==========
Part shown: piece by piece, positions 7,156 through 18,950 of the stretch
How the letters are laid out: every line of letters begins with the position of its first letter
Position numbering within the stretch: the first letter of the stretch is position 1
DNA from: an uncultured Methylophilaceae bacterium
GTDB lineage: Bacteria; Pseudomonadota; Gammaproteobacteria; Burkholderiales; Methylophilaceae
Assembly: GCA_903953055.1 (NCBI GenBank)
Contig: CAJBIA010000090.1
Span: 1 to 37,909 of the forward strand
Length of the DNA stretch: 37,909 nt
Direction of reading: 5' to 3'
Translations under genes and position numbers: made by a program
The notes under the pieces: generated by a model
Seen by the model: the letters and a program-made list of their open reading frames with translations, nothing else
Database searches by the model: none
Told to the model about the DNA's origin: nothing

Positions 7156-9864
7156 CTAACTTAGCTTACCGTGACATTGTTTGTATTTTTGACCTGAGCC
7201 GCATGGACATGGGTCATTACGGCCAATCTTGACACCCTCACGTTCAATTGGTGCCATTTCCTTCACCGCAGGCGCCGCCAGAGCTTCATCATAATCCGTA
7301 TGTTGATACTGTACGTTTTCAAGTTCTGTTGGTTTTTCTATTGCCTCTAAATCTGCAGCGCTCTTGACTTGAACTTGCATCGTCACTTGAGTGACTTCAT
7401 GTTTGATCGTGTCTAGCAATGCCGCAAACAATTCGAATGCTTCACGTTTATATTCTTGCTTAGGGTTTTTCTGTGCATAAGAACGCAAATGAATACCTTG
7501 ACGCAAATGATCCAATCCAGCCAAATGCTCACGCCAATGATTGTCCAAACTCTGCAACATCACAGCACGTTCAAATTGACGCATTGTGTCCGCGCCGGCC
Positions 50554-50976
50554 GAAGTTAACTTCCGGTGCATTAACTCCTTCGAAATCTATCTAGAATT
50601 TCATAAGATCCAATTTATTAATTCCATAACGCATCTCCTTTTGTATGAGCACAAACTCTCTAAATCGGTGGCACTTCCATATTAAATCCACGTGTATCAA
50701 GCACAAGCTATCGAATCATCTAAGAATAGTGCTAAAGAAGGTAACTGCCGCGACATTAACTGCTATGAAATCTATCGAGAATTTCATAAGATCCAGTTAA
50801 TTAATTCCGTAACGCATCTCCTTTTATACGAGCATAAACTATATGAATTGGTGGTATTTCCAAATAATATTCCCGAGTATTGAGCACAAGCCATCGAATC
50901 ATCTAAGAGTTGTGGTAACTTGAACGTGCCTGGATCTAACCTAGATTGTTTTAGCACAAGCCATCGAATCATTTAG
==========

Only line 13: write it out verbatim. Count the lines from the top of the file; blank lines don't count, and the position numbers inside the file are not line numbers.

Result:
Seen by the model: the letters and a program-made list of their open reading frames with translations, nothing else